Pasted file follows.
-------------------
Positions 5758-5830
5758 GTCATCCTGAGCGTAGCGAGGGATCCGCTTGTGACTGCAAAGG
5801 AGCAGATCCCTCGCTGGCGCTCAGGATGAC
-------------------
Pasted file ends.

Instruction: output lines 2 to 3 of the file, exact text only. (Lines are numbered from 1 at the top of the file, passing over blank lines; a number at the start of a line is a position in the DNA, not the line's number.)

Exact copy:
5758 GTCATCCTGAGCGTAGCGAGGGATCCGCTTGTGACTGCAAAGG
5801 AGCAGATCCCTCGCTGGCGCTCAGGATGAC